It’s a sad fact that if you peel away the good intentions of most politicians, or people with any sort of power for that matter, it all eventually just boils down to an animalistic version of supply and demand. For most Americans, the Trump era is the first exposure to a leader who has only two aspirations: the cultivation of wealth and the endless pursuit of young women that makes them oblivious of their own mortality. While we have never had a president so brazenly transparent as Trump, many countries around the world have weathered corrupt autocrats who held their interests above those of the people they are supposed to govern. In Italian director Paolo Sorrentino’s new film “Loro” (“Them”), he weaves together the story of a corrupt leader who was a precursor to our own commander in chief, media tycoon-turned-Italian president and political fixture Silvio Berlusconi.
Toni Servillo as Silvio Berlusconi in Paolo Sorrentino’s “Loro”. Photo: Gianni Fiorito.
Sorrentino — known stateside for his films “This Must Be the Place,” “Youth” and the HBO series “The Young Pope” starring Jude Law — has made a name for himself in the world of cinema for his beautiful and hallucinatory work. The unique touch is present here as well, as he has made a long yet fast-moving epic that is on the pulse of the current moment. The film is split up into two acts. The first act follows a young and green-in-the-eyes businessman named Sergio Morra, played by Riccardo Scamarcio, who has built up a large stable of escorts he uses to “persuade” politicians into bending to his will on various issues. As he networks through coke-fueled parties at a rented villa in Sardinia, he makes plans to obtain close quarters with perhaps the most powerful ear in all of Italy, Berlusconi.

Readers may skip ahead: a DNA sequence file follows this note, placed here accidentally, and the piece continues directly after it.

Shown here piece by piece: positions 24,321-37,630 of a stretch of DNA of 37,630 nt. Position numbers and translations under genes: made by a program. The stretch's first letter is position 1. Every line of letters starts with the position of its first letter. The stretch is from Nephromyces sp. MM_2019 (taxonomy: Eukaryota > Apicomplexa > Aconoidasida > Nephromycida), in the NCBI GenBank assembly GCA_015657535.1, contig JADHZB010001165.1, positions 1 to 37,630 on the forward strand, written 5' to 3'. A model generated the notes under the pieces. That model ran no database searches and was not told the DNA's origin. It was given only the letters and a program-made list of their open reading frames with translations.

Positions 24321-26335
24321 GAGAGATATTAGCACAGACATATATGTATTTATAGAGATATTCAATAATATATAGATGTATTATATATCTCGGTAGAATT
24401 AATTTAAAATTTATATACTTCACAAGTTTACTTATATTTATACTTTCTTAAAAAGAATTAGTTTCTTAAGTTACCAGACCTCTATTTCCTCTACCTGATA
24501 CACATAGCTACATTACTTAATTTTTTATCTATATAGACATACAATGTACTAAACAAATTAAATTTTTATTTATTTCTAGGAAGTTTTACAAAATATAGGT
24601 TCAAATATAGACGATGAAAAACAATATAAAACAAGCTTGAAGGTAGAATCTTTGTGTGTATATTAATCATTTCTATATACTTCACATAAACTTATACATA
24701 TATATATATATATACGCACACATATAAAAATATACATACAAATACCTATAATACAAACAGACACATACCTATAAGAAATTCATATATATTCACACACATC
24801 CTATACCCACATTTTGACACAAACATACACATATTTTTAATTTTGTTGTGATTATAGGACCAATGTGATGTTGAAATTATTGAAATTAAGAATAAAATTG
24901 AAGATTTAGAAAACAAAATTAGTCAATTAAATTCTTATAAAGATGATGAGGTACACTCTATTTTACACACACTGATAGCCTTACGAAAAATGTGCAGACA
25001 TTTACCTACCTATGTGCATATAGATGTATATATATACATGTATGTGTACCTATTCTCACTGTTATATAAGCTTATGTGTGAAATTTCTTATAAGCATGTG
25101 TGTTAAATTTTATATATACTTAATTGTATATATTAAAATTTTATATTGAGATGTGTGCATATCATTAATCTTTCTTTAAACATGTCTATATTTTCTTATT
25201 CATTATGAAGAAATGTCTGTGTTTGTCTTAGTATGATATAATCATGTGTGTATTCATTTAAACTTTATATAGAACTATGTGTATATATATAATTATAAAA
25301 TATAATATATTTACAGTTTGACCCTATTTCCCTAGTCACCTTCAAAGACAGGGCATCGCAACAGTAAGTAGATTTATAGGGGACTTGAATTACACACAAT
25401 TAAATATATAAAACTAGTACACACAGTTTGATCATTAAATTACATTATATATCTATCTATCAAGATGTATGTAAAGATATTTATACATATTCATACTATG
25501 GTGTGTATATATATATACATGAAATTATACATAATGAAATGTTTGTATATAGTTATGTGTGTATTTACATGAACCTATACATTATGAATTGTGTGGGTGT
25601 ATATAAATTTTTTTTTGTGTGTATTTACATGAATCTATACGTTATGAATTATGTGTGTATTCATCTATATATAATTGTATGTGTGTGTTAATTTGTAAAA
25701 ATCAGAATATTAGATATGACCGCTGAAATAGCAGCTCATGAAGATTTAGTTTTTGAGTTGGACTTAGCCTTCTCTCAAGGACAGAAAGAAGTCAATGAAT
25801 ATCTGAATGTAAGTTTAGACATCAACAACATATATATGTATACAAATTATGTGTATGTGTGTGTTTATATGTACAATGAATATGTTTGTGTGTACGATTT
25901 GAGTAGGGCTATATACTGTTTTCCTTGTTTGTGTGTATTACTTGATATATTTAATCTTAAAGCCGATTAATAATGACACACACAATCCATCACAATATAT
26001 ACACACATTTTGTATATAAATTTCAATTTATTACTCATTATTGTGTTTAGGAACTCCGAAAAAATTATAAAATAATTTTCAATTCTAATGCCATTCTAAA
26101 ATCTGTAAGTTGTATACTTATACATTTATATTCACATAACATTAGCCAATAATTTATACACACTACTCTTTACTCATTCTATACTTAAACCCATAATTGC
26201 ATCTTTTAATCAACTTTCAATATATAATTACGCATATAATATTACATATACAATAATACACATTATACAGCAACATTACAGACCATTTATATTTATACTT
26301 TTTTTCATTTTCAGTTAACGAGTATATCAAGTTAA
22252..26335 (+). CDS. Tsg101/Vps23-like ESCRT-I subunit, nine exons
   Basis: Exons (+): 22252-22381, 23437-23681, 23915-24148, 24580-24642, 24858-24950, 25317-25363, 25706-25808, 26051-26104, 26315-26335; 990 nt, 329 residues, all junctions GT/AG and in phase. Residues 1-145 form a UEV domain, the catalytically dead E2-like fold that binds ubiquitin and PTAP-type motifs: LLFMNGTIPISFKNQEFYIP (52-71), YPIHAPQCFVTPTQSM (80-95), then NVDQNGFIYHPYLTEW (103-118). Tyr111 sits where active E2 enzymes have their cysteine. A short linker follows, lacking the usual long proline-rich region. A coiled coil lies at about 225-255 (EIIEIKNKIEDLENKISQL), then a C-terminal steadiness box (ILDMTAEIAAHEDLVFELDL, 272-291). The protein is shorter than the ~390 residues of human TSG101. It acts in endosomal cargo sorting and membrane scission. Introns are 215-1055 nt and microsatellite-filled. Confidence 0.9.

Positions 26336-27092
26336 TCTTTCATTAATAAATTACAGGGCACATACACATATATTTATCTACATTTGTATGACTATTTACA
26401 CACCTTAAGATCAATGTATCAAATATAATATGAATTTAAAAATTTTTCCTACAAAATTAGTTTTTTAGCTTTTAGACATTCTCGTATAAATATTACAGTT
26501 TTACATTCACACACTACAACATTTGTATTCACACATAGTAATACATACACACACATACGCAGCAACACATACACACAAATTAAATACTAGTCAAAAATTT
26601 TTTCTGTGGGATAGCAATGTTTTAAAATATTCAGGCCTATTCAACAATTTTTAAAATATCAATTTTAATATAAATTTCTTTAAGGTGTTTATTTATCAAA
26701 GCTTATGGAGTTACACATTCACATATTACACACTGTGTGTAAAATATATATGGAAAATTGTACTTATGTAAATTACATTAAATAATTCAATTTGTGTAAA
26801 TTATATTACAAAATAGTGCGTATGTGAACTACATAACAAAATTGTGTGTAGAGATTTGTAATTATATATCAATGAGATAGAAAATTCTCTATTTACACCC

Once the film has brought its focus to Berlusconi, played with slimy charm by Toni Servillo, you get a deep understanding of where all of this debauchery leads. We find Berlusconi, having just lost his election for a second term as president, lounging at his picturesque estate. His endless grounds are pornographic in their excessiveness with both a merry-go-round and a man-made volcano on the premises. Even though he is defeated and facing jail time for fraud he committed over years of shady deals, he is still impervious to shame. In one moment, he defends his choices to his grandson while stepping in what appears to be a big pile of animal droppings. When the young boy points this out, Berlusconi denies it and offers up an ethos that can be attributed to any powerful politician in battle with damning allegations from what they deem to be “fake news”: He says with a smile, “The truth is the tone of your voice.”
As the film takes you into the psyche of the legendarily corrupt figure, Sorrentino shows the viewer just how easily men in power are bought. If you dangle money in front of a senator, as with Berlusconi, they will flip to your liking. If you present the arm of a beautiful woman to a man of ample means, like Morra to the problematic president, they will go weak at the knees. It’s almost scary how uncomplicated it all really is.
Both the performances and Sorrentino’s power as a storyteller are undeniable as “Loro” is bound to be considered a classic exploration on the greed that blinds us.